Accountancy firm Baker Tilly uses Huddle for global collaboration

Baker Tilly International, a large international network of accounting firms, has deployed Huddle across its member organisations

Baker Tilly International, a large international network of accounting firms, has deployed Huddle across its member organisations to assist with international collaboration and customer interaction.

The firm has 154 independent members across 133 countries, all of which need to collaborate on projects such as bids.

Cloud-based collaboration software Huddle has now been deployed to more than 600 people across member organisations, and firms are also introducing the software to clients to provide portal services when working on projects.

According to Baker Tilly chief operating officer Paul Ginman, prospects were increasingly requesting to secure global client portals as part of their bid compliance.

“We needed a standard system for consistency purposes and a service that would provide us with full version control and audit trails,. so we had an increased level of accountability, transparency and visibility," he says.

The move away from inefficiency

Previously, the firms were using internally developed systems to collaborate, such as SharePoint, as well the collaboration system of whatever firm happened to be leading a project.

This often led to delays as teams would have to be trained in how to use each individual piece of software at the beginning of each project. It would also occasionally cause problems because firms were based in different countries with different laws, firewalls and boundaries.

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Despite this, there was some resistance to the introduction of Huddle, because each firm had its own collaboration system and wanted to keep what they were already using.

“We’ve had people that have said ‘we’ve got our own systems’, but we’ve made it clear that for international work we have to have an international setup,” says Ginman.

“We’re not saying they have to do away with what they’re doing in their local marketplaces, but if they want to be involved in international assignments they have to understand how Huddle works.”

The previous setup sometimes led to teams sending emails and using Dropbox to collaborate, which was bad for security and privacy. 

Part of the reason Baker Tilly chose Huddle was its use in government, as the firm's data is often confidential and sensitive. But above all, it was ease of use that won Huddle the contract.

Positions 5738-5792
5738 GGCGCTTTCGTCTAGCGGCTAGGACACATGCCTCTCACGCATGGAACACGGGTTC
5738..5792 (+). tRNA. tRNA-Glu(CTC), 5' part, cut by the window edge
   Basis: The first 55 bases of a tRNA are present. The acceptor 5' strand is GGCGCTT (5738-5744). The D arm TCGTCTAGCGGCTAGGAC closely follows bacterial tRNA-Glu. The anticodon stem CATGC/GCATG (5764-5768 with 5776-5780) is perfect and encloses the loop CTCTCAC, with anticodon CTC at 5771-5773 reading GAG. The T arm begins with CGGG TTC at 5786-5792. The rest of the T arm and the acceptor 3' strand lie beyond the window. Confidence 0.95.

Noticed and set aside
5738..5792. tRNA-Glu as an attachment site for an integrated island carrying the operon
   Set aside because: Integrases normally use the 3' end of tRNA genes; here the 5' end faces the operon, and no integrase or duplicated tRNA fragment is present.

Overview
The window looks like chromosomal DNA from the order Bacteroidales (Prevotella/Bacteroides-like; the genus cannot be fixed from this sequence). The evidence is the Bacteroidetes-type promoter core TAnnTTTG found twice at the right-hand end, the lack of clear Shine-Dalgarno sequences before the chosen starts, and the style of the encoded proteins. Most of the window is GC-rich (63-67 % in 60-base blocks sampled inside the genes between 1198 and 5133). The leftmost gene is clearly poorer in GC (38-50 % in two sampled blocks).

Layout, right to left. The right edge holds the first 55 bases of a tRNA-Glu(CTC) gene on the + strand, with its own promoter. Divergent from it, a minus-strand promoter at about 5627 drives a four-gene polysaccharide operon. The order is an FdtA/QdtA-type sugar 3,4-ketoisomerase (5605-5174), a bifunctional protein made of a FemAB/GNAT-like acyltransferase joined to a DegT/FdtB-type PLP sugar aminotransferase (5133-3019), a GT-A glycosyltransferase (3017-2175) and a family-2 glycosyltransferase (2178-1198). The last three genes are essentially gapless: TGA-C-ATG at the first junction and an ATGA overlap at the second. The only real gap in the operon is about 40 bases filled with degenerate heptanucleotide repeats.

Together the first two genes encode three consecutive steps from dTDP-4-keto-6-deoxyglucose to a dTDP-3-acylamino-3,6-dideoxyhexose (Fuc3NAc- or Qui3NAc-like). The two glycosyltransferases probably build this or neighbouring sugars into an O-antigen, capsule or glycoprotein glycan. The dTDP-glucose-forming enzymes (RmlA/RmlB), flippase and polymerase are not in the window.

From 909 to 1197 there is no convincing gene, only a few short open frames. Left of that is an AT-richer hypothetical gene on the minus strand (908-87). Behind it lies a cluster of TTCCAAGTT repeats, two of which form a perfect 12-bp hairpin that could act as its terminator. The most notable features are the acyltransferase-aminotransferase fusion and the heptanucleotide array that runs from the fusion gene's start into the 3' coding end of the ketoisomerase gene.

The difficulties facing global firms

Due to the vast nature of the organisation, the roll-out of Huddle was not as simple for Baker Tilly as it perhaps would have been for a small, single-nation organisation.

Since all of Baker Tilly’s member firms are independent, each has its own governance and strategies for adopting systems.

Everybody is now involved in international business – all companies of pretty much any size have an international dimension to them

Paul Ginman, Baker Tilly International

“It obviously makes it slightly different to a straightforward or more commercial setup where a decision is taken centrally and then everybody is told to follow that decision,” says Ginman. “This is more persuading each of the firms of the advantages that Huddle has to offer for them.”

This did pose a difficulty when trying to embed Huddle across the entire network of member organisations. But, says Ginman, to work effectively on large projects internationally, easy-to-use software must be implemented.

“Everybody is now involved in international business – all companies of pretty much any size have an international dimension to them," he says. "Generally, we see this for assignments on an international level, where up to 30 or 40 countries are involved.”

As language and timezones will be different for each organisation, Baker Tilly has implemented a series of webinars for employees to ensure they are aware of implementations and standards, and Huddle has assisted firms with questions or difficulties with the software.

According to Huddle president and co-founder Alastair Mitchell, professional services firms need to be able to work effectively across geographical and organisational boundaries to maintain a competitive advantage.

“Baker Tilly International is a great example of an organisation that needs to connect its entire enterprise ecosystem – partners, customers and suppliers – to relevant content,” he says.

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